A breech-loading gun is a firearm in which the cartridge or shell is inserted or loaded into a chamber integral to the rear portion of a barrel.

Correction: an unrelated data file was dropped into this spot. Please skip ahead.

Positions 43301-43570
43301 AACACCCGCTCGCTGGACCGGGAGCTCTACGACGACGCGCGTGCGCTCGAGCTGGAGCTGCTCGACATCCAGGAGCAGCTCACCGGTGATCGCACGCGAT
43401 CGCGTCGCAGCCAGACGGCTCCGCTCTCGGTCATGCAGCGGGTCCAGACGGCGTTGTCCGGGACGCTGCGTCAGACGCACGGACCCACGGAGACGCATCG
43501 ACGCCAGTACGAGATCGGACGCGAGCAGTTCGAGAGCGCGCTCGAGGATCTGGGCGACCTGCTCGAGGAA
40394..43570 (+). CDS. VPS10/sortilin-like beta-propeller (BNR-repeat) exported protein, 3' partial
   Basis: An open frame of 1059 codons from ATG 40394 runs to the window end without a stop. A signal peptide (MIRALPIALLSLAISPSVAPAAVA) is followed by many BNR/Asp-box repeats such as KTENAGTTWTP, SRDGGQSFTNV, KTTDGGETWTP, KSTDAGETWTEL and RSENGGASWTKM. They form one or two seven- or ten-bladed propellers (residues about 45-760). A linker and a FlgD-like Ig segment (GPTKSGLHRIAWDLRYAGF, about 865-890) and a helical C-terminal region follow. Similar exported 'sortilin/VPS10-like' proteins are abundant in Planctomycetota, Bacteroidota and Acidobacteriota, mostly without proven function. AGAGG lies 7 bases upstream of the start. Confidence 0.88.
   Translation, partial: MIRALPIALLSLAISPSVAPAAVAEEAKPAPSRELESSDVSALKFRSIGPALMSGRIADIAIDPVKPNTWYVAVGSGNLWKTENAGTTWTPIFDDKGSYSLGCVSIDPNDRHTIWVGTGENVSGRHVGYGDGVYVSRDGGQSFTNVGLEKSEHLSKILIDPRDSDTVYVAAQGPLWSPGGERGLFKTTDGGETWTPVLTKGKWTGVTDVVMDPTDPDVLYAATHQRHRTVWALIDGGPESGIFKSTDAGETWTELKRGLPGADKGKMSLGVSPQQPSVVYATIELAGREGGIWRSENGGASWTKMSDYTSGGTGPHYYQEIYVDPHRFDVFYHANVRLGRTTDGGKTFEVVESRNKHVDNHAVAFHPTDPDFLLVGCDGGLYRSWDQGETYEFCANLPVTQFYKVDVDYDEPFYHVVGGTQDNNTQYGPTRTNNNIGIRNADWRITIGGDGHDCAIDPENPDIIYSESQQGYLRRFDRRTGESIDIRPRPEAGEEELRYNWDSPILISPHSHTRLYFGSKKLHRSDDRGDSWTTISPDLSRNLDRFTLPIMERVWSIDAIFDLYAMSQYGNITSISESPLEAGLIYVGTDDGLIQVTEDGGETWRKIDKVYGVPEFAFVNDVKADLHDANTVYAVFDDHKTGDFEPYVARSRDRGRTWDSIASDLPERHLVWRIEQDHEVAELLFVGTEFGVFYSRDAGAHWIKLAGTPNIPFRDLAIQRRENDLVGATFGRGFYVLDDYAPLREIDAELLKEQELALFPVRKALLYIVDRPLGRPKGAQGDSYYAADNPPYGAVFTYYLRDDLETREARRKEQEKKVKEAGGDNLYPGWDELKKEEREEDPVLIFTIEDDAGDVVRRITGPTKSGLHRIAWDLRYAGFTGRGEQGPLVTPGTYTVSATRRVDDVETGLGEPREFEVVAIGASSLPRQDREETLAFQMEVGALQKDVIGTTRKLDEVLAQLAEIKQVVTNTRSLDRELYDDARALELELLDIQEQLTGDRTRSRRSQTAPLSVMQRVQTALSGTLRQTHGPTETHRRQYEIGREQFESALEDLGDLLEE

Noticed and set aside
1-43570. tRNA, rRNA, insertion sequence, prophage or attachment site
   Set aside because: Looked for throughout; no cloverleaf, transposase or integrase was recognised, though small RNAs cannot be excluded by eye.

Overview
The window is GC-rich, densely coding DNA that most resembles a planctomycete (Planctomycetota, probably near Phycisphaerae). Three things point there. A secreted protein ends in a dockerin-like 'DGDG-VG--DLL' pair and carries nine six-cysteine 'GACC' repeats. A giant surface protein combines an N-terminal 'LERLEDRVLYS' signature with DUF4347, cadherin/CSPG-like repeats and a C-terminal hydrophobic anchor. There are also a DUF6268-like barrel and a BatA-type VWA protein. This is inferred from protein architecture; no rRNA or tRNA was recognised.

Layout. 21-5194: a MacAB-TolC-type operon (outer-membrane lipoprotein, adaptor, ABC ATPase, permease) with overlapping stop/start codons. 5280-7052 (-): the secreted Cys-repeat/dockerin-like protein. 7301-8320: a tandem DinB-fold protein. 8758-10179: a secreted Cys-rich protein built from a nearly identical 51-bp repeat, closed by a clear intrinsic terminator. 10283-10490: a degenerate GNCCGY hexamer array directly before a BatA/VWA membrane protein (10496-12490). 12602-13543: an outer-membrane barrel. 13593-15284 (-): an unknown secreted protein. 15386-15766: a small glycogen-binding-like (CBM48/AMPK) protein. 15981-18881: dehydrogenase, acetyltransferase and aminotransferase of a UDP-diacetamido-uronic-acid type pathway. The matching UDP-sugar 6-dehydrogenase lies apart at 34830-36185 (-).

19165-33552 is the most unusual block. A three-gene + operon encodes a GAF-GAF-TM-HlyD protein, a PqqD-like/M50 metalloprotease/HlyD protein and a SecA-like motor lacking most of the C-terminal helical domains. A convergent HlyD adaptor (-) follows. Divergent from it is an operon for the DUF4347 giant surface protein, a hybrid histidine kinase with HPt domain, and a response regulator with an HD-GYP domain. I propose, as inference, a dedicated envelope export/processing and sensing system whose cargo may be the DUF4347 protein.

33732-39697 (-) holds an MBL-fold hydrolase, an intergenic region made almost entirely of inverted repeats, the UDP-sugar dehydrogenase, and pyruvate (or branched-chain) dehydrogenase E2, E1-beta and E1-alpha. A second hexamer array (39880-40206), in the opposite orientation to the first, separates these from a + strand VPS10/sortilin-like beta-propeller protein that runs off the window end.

Modern mass production firearms are breech-loading (though mortars are generally muzzle-loaded). Early firearms, on the other hand, were almost entirely muzzle-loading. The main advantage of breech-loading is a reduction in reloading time—it is much quicker to load the projectile and the charge into the breech of a gun or cannon than to try to force them down a long tube, especially when the tube has spiral ridges from rifling. In field artillery, breech loading allows the crew to reload the gun without exposing themselves to enemy fire or repositioning the piece (as was required for muzzle-loaded guns) and allows turrets and emplacements to be smaller (since breech loaded guns do not need to be retracted for loading).